Two years after nearly losing her life in the Boston Marathon bombing, Annie David is still far from “Boston strong.” Instead she remains isolated and defeatedplagued by guilt over her niece, crippled in the blast, and by an antique ring alongside a hazy hero’s face. But when she learns the identity of her rescuer, will he be the hero she’s imagined? And can the long-past history of the woman behind the ring set her free from the guilt and fears of the present?
As a woman alone in a rebellious town, Liberty Caldwell finds herself in a dangerous predicament. When a British lieutenant, Alexander Smythe, comes to her rescue and offers her employment, Liberty accepts. As months go by, Alexander not only begins to share his love of poetry with her, but protects Liberty from the advances of a lecherous captain living in the officers’ house where she works.
Mounting tensions explode in the Boston Massacre, and Liberty’s world is shattered as her brother, with whom she has just reunited, is killed in the fray. Desperate and alone, she returns home, only to be assaulted by the captain. Afraid and furious toward redcoats, Liberty leaves the officers’ home, taking with her a ring that belonged to Alexander.
Two women, separated by centuries, must learn to face their fears. And when they feel they must be strong, they learn that sometimes true strength is found in surrender.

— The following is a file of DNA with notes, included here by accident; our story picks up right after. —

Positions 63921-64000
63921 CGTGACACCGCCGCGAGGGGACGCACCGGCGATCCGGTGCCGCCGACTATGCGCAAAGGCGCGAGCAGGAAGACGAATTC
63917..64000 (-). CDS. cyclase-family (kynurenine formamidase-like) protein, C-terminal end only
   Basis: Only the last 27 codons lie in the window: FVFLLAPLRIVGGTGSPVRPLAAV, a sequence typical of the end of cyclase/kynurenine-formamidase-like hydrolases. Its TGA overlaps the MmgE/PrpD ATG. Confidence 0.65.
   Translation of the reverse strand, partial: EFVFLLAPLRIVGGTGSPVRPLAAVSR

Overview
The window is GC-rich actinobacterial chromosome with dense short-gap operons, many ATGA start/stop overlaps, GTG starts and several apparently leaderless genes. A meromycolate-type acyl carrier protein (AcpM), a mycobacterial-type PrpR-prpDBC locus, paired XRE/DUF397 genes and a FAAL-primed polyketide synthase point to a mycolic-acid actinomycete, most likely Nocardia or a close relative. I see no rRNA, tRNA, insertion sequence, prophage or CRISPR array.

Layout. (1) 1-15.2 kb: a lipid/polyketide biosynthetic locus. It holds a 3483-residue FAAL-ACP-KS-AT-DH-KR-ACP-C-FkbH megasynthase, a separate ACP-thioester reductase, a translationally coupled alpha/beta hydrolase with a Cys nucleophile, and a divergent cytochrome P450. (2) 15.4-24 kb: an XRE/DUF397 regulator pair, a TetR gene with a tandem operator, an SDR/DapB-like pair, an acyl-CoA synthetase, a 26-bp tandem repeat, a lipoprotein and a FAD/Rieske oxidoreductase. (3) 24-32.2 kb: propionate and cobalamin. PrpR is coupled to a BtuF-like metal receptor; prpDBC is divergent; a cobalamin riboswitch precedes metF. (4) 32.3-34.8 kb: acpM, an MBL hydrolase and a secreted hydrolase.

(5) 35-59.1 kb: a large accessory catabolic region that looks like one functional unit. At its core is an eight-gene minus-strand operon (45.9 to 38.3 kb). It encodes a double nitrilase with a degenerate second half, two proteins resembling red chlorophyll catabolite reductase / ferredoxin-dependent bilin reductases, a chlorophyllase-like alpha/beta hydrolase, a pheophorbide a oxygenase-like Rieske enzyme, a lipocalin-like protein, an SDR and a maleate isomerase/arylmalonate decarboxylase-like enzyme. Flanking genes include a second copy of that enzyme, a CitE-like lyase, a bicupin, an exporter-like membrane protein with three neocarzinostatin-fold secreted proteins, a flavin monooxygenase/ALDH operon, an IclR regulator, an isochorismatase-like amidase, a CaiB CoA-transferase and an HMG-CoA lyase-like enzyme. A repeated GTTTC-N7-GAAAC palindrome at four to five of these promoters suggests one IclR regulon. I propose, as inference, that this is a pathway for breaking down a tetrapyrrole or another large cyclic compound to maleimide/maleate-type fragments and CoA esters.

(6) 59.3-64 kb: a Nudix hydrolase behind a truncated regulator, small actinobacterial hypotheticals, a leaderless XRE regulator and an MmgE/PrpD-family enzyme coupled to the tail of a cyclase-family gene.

A 2018 Christy Award finalist!
|Publisher:||Tyndale House Publishers|
|Product dimensions:||6.00(w) x 9.00(h) x 0.50(d)|
Read an Excerpt
By Heidi Chiavaroli, Caleb Sjogren
Tyndale House PublishersCopyright © 2017 Heidi Chiavaroli
All rights reserved.
TWENTY-THREE MONTHS LATER
I stared at the potted lily in my hand, its pure white petals fresh against the backdrop of my sister's stained wood door.
Maybe flowers were overkill. I wasn't looking for a date, after all. I was looking for ...
What was I looking for? Why was I here?
The unexpected phone call with my mother the night before replayed in my head, along with the news she had shared.
"I talked to Lydia today. It looks like Roger's going to take a job in the UK."
The statement ripped through me. I hadn't seen Lydia or her family in over a year and a half, but this news broke on me with the sudden realization that I might never see them again.
So here I was, after nearly seven hundred days of silence. Trying to reconcile the fact that each day I could have picked up the phone, tried to mend the fragments of our relationship, but I hadn't.